“HF is a very common condition, with HF exacerbations accounting for a large number of ED visits and hospitalizations,” Maliha Zahid, MD, PhD, notes. “Twenty years ago, HF with preserved ejection fraction (HFpEF) accounted for approximately 30% of all cases of HF. That percent has risen to slightly more than 50%. With the aging of the population, this fraction is expected to only increase with time. Hence, looking at predictors of mortality in HFpEF specifically can help clinicians stratify risk and better plan patient care.”
For a paper published in The American Journal of Cardiology, Dr. Zahid and colleagues conducted an observational study of patients with a primary diagnosis of congestive HF at the time of discharge from one of three hospitals in a community health system. “We set out to study a real-world HFpEF patient population with left ventricular ejection fraction greater than 50% that presented with a primary, physician-determined diagnosis of HF exacerbation,” Dr. Zahid says. “This allowed us a median follow-up of 28 months during which we could observe all-cause mortality and do meaningful survival analyses to see which factors contributed to this outcome.”
The study was conducted from January 2014 to January 2017. Researchers obtained data on demographics, lab results, and echocardiograms performed closest to the index hospitalization from 487 patients with a mean age of 80.5, almost all of whom were White (98.8%).
Several Characteristics for All-Cause Mortality Identified
Dr. Zahid and colleagues identified several characteristics that were predictive of all-cause mortality in HFpEF, including age (>80), albumin (<3.2 g/dL), mitral medial E/e’ ratio (≥20), N-terminal pro-brain natriuretic peptide (NT-proBNP; >5,000 pg/mL), and no diagnosis of hypertension.
“In addition to lack of hypertension, low albumin and extreme old age were important prognosticators,” Dr. Zahid notes. “At the same time, nearly all patients had elevated NT-proBNP levels. “Echocardiographic presence or call of diastolic dysfunction were not helpful prognosticators, but an elevated medial E/e’ ratio of greater than 20 was predictive.”
The incidence of all five of these variables resulted in a mortality rate of 72%, according to Dr. Zahid. Even when excluding NT-proBNP, the incidence of the other four factors was still associated with a mortality rate of 70%. “The presence of these factors is additive in nature,” she says. “If all four are present, a case for end-of-life planning, depending on patient/family preference, is one option.”
Absence of Hypertension as Poor Prognosticator Surprising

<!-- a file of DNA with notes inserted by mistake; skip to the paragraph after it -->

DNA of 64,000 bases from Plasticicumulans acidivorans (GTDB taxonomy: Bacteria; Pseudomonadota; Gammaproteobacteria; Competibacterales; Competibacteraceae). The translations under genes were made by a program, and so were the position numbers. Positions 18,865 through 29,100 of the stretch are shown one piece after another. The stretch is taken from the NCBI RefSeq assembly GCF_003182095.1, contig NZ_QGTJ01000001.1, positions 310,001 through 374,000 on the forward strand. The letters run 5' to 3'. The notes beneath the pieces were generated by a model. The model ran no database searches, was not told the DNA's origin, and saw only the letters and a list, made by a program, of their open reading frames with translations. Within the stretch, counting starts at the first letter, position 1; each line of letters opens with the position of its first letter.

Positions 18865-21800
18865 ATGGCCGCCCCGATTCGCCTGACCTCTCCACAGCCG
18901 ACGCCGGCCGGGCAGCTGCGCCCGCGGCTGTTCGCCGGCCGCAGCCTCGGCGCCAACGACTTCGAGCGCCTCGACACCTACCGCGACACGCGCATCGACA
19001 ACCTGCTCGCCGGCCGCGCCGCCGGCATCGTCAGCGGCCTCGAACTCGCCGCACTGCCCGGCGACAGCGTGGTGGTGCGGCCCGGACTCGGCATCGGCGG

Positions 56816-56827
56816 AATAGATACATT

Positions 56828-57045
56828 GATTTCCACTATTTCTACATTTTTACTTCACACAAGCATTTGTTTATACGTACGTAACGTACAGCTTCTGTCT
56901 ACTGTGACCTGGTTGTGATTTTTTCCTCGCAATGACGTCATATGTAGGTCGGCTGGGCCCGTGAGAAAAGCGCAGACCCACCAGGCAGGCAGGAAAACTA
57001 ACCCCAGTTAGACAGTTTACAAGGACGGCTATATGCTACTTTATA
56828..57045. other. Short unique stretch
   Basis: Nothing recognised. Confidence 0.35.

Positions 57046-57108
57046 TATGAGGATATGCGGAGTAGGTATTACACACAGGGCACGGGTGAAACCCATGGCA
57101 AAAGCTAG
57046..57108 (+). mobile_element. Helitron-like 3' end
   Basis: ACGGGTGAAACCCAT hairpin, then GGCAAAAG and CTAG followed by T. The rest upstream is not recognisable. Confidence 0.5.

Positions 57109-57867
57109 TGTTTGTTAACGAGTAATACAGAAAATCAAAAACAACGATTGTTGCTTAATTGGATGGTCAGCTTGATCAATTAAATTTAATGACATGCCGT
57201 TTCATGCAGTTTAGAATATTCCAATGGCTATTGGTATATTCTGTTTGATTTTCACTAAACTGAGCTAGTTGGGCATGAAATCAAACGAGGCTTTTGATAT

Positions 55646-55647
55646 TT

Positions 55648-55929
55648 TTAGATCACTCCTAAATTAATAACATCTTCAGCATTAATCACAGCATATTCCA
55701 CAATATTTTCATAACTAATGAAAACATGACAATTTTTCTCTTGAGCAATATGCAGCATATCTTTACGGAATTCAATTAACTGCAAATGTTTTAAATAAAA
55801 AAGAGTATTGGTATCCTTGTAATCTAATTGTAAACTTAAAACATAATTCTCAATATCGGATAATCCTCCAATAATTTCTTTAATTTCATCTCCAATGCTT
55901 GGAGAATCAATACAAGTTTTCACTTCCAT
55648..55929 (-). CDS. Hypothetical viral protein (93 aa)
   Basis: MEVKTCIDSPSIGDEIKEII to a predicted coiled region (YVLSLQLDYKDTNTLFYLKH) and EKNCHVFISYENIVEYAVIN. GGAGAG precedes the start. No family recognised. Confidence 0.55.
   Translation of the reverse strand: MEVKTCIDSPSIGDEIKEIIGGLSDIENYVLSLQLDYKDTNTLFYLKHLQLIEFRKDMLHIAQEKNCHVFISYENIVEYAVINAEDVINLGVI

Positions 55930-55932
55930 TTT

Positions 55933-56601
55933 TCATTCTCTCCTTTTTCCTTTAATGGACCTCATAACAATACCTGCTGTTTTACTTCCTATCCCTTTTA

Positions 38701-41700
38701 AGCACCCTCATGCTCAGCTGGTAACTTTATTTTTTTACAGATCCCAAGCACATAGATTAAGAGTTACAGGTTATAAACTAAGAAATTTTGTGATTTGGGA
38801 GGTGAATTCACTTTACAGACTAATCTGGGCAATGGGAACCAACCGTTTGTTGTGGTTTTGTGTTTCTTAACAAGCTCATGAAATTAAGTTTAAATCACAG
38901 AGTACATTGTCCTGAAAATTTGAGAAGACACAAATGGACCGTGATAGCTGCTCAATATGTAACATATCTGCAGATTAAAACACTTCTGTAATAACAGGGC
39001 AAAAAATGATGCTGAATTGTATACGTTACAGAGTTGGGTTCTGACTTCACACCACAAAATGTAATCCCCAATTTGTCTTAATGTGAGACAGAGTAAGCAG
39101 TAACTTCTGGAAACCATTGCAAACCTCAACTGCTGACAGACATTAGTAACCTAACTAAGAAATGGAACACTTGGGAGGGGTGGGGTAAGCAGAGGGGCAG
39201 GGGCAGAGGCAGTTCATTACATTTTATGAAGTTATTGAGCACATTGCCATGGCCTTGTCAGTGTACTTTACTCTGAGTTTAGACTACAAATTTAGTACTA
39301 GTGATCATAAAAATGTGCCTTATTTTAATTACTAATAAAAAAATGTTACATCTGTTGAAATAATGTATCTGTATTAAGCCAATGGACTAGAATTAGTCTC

The researchers note that the absence of hypertension as a poor prognosticator was surprising (Table). “Uncontrolled, long-term hypertension is a pathophysiological mechanism leading to HFpEF, Dr. Zahid says. “However, other studies have pointed out that decreasing blood pressure, or patients being steadily taken off their anti-hypertensives in old age, is an ominous finding. This could represent a ‘burnt-out’ stage of HFpEF, indicating a high probability of short- or intermediate-term mortality in the ensuing 2-3 years.”
However, the researchers believe the prognosticators they did identify can assist clinicians who treat HFpEF, which is challenging, according to Dr. Zahid. “Unlike HF with reduced ejection fraction, we really do not have much to offer patients other than symptomatic control, and perhaps sodium-glucose cotransporter-2 inhibitors that have modest benefit in reducing HF hospitalizations in patients with ejection fractions of 40% to 50%,” she notes. “I hope my colleagues can use the identified prognosticators to help their patients suffering from this recalcitrant disease by matching therapeutic intensities with disease stage. The findings may even help patients navigate end-of-life decisions.”
Dr. Zahid also hopes future studies include a more diverse patient population. “One major limitation of our study is that our patient population is predominantly White, though this did reflect the local patient population served by the community health system,” she says. “Women represented nearly two-thirds of the population, but mortality rates were similar between men and women. We cannot extrapolate our findings to Black, Hispanic, or Asian communities. Further studies of patients in more ethnically diverse populations are needed before these findings can be applied to non-White patients.”
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